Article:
Soon after we came across the LifeBot 5 portable emergency room a closely related effort was brought to our attention. Focusing this time on traditional doctor’s visits, HealthSpot is a small, walk-in telemedicine kiosk designed to deliver access to high-quality healthcare in retail stores and other non-traditional settings.
Recognizing the additional strain that will be placed on the healthcare system as some 40 million more Americans become insured under the provisions of the Affordable Care Act, Ohio-based HealthSpot aims to increase access to high quality, convenient and affordable healthcare by expanding beyond the walls of the traditional doctor’s office. Specifically, the company’s new HealthSpot Station walk-in kiosks offer an alternative via high-definition videoconferencing and telehealth tools. So, rather than wait in line at a doctor’s office or urgent care clinic, patients will be able to visit the closest HealthSpot Station and talk with a board-certified doctor via video conferencing. Inside each 10-foot kiosk are a scale and television dashboard as well as a variety of common medical tools, according to a TechCrunch report.
The remotely located doctor guides the patient as he or she uses the stethoscope and other tools for gathering data about various vital signs, which are then displayed graphically. An attendant is always on hand to help check the patient in and offer help when necessary, and a combination of automatic and manual cleaning procedures keep sanitization levels even higher than those of a traditional doctor’s office, the company says. Targeted locations include retail sites such as grocery stores, urgent care facilities, emergency rooms, doctor’s offices, specialist offices, rural areas, campuses, developing nations and even large businesses, “Where employees could walk down the hall and see a doctor in 20 minutes instead of taking half a day off from work,” HealthSpot explains. The video explains the premise in more detail:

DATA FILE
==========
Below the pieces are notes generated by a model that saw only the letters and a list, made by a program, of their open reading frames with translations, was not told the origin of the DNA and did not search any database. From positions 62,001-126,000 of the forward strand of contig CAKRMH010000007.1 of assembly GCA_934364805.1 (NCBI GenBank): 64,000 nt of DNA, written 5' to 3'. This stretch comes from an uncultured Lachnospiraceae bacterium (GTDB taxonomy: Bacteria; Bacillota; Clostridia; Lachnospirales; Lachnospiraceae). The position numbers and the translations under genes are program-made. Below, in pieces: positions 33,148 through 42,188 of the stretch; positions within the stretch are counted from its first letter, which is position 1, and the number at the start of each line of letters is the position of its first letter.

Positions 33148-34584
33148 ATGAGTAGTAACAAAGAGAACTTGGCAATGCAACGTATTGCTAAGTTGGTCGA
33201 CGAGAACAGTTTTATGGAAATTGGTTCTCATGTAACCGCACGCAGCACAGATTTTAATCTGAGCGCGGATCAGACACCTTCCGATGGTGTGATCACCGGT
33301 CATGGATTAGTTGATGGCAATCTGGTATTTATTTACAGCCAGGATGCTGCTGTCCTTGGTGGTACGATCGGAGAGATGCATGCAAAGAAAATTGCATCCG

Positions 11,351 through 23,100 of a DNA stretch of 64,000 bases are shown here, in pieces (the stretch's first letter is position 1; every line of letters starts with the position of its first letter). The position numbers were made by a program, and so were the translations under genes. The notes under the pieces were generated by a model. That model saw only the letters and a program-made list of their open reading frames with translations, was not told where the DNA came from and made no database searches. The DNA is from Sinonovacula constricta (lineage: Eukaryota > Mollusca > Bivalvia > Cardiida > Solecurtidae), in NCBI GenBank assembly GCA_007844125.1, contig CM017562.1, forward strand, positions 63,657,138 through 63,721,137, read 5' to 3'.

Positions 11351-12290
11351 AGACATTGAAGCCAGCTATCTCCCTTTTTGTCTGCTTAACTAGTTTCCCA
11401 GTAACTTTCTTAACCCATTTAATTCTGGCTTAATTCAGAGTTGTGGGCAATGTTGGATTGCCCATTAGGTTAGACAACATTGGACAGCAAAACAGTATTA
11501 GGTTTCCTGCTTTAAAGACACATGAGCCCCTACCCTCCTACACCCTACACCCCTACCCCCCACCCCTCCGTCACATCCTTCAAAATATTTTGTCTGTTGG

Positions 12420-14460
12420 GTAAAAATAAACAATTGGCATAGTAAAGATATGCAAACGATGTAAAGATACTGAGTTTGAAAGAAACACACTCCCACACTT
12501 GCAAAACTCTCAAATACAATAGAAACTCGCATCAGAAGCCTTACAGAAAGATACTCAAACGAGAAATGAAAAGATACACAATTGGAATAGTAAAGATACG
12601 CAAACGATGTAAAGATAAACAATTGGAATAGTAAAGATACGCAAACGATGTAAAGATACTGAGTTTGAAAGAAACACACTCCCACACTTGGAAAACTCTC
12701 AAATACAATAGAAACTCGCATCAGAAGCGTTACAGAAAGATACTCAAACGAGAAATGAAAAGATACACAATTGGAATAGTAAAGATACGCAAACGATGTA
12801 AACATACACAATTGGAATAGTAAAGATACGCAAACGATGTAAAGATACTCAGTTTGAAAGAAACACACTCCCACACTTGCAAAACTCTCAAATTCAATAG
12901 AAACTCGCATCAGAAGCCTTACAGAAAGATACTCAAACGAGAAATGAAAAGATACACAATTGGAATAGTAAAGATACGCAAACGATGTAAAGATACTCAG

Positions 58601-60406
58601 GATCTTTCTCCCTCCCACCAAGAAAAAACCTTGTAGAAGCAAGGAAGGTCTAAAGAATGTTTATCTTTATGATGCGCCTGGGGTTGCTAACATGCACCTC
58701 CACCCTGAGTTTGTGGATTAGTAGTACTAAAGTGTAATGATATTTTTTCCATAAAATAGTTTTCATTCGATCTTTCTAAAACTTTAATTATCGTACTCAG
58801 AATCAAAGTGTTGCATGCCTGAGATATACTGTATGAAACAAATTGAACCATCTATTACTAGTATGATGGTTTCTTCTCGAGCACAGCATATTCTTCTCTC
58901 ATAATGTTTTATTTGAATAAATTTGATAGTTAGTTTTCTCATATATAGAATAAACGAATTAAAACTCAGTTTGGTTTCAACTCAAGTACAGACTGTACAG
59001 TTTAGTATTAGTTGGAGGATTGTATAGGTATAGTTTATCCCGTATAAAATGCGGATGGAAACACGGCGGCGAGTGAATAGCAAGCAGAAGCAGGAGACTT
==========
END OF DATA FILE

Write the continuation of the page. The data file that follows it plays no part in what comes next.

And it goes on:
HealthSpot unveiled its kiosks at the Consumer Electronics Show (CES) in Las Vegas earlier this month. Currently, it’s pilot-testing its concept in Ohio urgent care clinics and a children’s hospital. Pricing on the stations will reportedly be between USD 10,000 and USD 15,000; patients will pay USD 60 to USD 80 per visit. Healthcare entrepreneurs: one to get involved in?
Spotted by: Murtaza Patel